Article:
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Ben Greenman is a contributing writer at The New Yorker. His short fiction has appeared in the Paris Review, Zoetrope: All Story, McSweeney’s, Opium Magazine, the Mississippi Review, and elsewhere. He lives in Brooklyn.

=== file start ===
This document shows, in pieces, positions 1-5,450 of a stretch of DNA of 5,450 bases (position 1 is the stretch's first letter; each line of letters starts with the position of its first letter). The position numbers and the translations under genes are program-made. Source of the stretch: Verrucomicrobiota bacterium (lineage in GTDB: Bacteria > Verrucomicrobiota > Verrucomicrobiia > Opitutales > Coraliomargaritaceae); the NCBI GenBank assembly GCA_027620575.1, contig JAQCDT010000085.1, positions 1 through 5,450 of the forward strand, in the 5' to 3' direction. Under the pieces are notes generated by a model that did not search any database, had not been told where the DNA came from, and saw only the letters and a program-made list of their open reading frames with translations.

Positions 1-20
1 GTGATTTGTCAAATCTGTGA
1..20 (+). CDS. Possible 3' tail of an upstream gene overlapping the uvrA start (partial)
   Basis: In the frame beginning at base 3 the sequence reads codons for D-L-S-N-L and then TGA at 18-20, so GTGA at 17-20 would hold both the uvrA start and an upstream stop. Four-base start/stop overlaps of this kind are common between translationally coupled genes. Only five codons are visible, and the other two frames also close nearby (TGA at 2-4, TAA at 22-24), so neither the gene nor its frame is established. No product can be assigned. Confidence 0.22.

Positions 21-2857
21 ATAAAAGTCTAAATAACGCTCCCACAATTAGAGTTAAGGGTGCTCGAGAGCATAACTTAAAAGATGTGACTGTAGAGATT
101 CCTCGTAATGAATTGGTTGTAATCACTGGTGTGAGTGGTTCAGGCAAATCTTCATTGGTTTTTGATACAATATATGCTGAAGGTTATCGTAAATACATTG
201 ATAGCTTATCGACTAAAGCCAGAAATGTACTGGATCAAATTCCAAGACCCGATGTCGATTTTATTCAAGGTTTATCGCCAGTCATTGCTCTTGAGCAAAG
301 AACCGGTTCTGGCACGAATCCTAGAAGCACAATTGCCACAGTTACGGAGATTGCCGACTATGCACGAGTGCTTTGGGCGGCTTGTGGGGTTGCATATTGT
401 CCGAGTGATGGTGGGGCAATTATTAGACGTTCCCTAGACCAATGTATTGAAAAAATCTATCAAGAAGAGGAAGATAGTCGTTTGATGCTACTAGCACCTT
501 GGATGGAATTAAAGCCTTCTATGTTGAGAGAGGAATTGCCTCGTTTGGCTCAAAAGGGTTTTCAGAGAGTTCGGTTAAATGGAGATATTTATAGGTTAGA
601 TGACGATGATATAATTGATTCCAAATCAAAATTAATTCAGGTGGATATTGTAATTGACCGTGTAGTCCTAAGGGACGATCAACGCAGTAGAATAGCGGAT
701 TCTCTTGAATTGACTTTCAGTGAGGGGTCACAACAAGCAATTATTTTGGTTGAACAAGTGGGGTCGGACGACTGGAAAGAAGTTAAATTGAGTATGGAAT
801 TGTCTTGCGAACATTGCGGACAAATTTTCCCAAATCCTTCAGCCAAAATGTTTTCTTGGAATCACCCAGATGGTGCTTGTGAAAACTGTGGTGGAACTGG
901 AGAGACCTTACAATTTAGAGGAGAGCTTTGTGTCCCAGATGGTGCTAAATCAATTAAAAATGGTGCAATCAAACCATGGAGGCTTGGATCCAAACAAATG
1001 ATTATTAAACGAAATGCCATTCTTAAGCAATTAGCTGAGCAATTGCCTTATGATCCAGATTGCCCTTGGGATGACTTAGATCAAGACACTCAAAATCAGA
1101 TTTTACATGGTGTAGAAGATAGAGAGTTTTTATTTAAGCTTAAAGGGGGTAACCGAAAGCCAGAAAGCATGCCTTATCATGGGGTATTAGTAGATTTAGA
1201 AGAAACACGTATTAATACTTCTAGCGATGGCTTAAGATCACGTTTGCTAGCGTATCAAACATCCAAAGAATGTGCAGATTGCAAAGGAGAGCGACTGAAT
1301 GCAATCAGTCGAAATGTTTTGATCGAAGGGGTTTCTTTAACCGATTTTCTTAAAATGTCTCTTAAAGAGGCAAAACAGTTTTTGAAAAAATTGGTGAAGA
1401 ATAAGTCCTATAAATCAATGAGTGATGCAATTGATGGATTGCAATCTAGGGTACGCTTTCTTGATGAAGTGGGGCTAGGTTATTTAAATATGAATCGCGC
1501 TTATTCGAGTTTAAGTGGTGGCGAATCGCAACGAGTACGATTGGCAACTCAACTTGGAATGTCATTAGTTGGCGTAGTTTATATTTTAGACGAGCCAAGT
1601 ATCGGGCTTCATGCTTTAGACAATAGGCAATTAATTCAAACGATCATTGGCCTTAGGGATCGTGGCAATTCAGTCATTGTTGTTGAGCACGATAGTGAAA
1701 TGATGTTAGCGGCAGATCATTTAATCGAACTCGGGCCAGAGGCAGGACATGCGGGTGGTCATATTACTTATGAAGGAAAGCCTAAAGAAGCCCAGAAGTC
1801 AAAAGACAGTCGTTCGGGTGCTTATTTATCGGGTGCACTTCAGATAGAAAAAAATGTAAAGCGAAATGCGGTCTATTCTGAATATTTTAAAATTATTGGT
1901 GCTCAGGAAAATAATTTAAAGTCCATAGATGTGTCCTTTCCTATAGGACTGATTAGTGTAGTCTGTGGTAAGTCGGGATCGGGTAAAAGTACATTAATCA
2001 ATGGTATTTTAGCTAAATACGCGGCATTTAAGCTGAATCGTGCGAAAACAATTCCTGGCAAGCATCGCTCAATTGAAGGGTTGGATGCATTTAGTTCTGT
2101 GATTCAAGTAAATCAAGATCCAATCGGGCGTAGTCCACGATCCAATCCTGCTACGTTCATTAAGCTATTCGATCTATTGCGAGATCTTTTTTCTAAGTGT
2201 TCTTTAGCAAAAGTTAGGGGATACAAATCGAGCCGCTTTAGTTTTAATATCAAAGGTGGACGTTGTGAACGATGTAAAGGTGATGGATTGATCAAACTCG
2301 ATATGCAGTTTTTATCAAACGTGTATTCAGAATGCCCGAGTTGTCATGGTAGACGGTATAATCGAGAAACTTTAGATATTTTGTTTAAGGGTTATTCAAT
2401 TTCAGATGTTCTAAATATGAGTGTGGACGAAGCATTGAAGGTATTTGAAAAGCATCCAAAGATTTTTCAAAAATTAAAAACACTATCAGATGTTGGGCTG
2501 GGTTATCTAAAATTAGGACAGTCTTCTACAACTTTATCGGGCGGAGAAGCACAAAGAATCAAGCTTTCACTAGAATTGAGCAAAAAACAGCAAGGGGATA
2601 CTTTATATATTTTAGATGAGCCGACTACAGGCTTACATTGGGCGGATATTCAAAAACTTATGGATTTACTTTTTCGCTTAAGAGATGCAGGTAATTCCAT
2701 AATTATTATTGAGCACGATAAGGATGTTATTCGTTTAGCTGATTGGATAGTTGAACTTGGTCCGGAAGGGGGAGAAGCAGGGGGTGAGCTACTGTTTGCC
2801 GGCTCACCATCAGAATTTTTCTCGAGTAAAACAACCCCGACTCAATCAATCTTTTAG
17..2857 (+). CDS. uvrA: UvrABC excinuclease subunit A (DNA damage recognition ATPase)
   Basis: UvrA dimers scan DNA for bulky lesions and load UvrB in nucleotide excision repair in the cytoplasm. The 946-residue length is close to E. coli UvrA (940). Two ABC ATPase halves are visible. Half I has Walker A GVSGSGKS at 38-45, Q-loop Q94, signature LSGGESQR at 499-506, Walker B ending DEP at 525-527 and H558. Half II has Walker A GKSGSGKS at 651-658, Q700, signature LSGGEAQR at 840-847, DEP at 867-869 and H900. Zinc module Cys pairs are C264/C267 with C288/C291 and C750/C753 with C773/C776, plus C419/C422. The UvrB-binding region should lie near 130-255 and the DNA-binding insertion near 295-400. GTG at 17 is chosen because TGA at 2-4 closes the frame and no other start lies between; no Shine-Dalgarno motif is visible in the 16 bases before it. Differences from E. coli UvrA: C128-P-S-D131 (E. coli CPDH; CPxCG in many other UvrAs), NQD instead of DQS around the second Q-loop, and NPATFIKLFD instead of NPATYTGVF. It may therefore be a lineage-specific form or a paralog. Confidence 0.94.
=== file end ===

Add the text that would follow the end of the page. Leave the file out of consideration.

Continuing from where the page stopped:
People have been on the earth for dozens of years, at least, and maybe even hundreds, and in that time they have learned to seal food so it does not spoil, to transport themselves at great speeds over great distances, to make celebrities of politicians and politicians of celebrities. There is no limit to what the human race can accomplish. Progress is inevitable. Except, of course, in matters of the heart. There, the twenty-first-century man (and woman) is just as benighted, befuddled, and besotted as his (or her) nineteenth-century counterpart, or for that matter, as cave people. This strikes me as tragic and funny, as a source of pain and relief. That’s the point of origin for this book: What is wrong with people that they can’t simply find their way to people they love who will love them in return? Because it’s such a large question, I thought it might make sense to explore it through a variety of methods, whether traditional stories like “In the Air Room” (which tracks the difficult friendship between a painter and his patron) or less traditional pieces like “A Field Guide to the North American Bigfoot” (which is, as the title suggests, a spotter’s guide to the hairy, semi-mythical beast). My hope is that the fourteen stories in this collection, taken as a whole, will explain everything that needs to be explained about love, sex, insecurity, fear, exhilaration, and comedy.
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